Bank for International Settlements highlights ‘strong case’ for cryptocurrency intervention

General Manager at the BIS urged central banks to work alongside regulators and intervene in cryptocurrency activity.

There is a strong case for policy intervention related to cryptocurrencies such as Bitcoin, according to the general manager at the Bank for International Settlements (BIS).

Speaking at the House of Finance at Goethe University in Frankfurt this week, Agustín Carstens urged central banks to work alongside financial authorities and regulators to intervene in cryptocurrencies.

He explained they should pay special attention to two aspects; ties to linking cryptocurrencies to real currencies and levelling the playing field, meaning ‘same risk, same regulation’ with no exceptions.

“While cryptocurrencies may pretend to be currencies, they fail the basic textbook definitions,” Carstens said. “Most would agree that they do not function as a unit of account. Their volatile valuations make them unsafe to rely on as a common means of payment and a stable store of value.”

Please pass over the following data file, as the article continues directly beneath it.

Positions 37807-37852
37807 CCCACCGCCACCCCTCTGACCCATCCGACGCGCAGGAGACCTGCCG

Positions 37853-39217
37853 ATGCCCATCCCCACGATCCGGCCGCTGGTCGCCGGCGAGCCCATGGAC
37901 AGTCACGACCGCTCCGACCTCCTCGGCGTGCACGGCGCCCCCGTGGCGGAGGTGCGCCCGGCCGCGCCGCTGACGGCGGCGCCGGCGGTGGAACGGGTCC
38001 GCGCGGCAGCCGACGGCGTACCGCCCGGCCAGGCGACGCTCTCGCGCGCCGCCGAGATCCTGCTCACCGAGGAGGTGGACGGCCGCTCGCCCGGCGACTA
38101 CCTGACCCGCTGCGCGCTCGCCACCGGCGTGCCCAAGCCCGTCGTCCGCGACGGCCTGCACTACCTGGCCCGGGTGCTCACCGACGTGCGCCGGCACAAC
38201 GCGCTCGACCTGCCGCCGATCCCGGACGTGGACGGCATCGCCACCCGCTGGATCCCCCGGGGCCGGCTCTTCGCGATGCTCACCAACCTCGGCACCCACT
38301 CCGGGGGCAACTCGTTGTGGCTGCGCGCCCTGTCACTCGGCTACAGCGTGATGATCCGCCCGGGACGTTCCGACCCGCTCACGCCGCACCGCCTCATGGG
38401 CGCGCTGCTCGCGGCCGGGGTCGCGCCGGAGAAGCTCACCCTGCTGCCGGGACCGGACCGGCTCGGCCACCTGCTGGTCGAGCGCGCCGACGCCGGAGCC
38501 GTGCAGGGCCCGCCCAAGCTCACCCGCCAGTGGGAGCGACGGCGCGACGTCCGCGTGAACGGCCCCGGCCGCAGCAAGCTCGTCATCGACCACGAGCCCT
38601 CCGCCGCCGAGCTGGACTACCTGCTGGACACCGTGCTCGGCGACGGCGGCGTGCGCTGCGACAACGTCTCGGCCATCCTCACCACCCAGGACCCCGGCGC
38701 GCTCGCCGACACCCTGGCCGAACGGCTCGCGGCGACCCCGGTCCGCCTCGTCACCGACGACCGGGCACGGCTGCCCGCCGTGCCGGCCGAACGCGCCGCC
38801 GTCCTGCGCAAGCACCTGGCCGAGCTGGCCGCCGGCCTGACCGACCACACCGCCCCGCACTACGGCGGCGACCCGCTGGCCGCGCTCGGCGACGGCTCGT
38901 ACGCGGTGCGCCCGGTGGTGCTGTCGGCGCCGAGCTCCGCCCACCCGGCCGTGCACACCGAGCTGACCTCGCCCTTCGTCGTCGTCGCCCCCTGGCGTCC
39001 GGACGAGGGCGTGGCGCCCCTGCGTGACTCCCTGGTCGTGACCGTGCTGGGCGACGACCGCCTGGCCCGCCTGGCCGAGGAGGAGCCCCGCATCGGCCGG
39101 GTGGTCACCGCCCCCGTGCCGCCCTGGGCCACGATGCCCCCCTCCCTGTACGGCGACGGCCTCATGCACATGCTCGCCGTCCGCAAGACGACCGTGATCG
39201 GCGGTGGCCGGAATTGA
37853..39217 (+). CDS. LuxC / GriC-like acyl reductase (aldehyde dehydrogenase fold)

He went on to describe cryptocurrencies as ”piggybacking” on the institutional infrastructure that serves the wider financial system, allowing it to gain a “semblance of legitimacy”. 

“Bitcoin is not functional as a means of payment,” he added. “If the only ‘business case’ is use for illicit or illegal transactions, central banks cannot allow such tokens to rely on much of the same institutional infrastructure that serves the overall financial system and freeload on the trust that it provides.”

Bitcoin’s price plummeted to below $6,000 this week, having reached unprecedented highs of $19,000 in November last year.

The surge in cryptocurrency trading and its extreme volatility has drawn the attention of financial regulators worldwide. Last month the value of Bitcoin fell dramatically amid news of plans to ban trading of the asset in South Korea.

Institutional interest in cryptocurrency trading grew with the launch of Bitcoin Futures by both CME Group and Cboe at the end of last year, although regulators have recently stepped in and curbed the prospect of Bitcoin ETFs.

The Securities and Exchange Commission asked firms to withdraw requests to launch ETF products until multiple issues have been resolved, including extreme volatility, liquidity and valuation.